I can’t believe you would put Donald Berwick on a pedestal after his work in the United Kingdom, championing what amounts to a rationing system for healthcare (Up Front, May 2010). His view of the consumer is clear in this quote: "I cannot believe that the individual healthcare consumer can enforce through choice the proper configurations of a system as massive and complex as healthcare. That is for leaders to do."
Not only does he underestimate the power of the consumer to effect change, he violates the basic premise in quality assurance that says consumer preference is the cornerstone of quality.
The problem we have with healthcare in the United States is the constraints on choice the consumer has—for example, purchasing health insurance across state lines, which is a key component in improving cost and quality of service for everyone from healthcare providers to insurance companies. Equally critical is the choice consumers should be able to make between lower provider costs and higher insurance costs.
The more "massive and complex" healthcare becomes, the more inept the leaders of government have proven themselves to be. As with everything, responsibility and accountability are often the first casualties in government-controlled programs.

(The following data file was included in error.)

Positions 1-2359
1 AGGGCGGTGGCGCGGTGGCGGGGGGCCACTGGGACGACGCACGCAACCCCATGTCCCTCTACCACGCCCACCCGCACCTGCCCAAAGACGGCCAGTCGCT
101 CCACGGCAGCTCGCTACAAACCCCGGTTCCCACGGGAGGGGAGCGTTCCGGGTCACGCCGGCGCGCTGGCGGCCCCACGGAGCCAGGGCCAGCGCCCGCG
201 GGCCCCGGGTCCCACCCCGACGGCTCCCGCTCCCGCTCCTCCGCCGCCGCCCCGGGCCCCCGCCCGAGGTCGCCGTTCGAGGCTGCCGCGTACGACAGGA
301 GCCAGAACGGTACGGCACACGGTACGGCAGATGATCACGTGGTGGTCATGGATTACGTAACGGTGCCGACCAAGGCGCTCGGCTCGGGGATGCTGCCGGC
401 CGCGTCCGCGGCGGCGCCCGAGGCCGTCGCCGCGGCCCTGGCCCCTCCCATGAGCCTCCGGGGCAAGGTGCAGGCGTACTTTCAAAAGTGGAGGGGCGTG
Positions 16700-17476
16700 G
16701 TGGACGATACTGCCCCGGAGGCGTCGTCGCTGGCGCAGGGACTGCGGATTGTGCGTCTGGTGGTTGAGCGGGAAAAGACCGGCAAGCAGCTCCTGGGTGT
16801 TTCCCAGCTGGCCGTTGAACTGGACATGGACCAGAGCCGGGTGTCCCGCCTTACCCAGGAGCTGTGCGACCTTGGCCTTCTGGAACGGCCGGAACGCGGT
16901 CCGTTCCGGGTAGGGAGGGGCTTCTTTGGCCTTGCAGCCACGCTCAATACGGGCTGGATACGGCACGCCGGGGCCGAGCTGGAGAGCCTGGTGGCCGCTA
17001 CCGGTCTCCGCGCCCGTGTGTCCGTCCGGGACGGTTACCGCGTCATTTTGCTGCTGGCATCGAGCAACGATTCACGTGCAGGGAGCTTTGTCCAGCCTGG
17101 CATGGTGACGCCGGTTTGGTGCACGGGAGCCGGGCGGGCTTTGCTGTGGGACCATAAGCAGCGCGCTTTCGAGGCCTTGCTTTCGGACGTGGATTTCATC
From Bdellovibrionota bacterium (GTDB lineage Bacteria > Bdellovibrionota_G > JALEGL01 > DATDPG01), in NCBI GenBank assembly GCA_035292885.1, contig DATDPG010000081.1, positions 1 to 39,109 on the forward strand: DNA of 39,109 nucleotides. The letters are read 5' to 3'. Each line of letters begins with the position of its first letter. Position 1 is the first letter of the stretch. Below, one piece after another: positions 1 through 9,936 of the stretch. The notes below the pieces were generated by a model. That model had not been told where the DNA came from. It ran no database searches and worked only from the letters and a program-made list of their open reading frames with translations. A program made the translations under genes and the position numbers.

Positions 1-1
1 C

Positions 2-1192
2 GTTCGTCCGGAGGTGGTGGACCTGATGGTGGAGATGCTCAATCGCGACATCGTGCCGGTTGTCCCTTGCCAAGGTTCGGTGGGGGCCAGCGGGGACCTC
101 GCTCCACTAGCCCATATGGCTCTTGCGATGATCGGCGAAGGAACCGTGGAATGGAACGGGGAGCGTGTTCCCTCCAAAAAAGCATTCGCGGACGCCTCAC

As for Berwick’s true colors, here’s a final quote, "Any healthcare funding plan that is just, equitable, civilized and humane must redistribute wealth from the richer among us to the poorer and the less fortunate. Excellent healthcare is by definition redistributional." That’s socialist self-justification, which ignores reality. Excellent healthcare is what the consumer dictates, not what the dictator mandates.
It is time for all of us to start working toward a standard for warranty management ("Discussion Warranted," May 2010). For this to happen, companies need to cast off the veils of secrecy about warranty costs and other data.
To reduce warranty failures, apart from other techniques, you need to go with the physics-of-failure approach. Accelerated testing and multiple environment overstress testing needs to be mandatory. If the space and aeronautics industries can have better warranty performance, why not automobiles? It is possible. What is required is an open dialogue and action plan.
SPC is A-OK
Knowing the goal, establishing processes to reach the goal and applying corrective actions in process requires data for decision making. In his article ("Waste Management," May 2010), Steven Prevette shares a real-world project—a big project—in which statistical process control is key to effective decision making.
This well-written article presents how-to and how-come insights related to making decisions that guide the work of many people and work teams. The role of employees in accommodating changes is a key factor considered by Prevette in the article.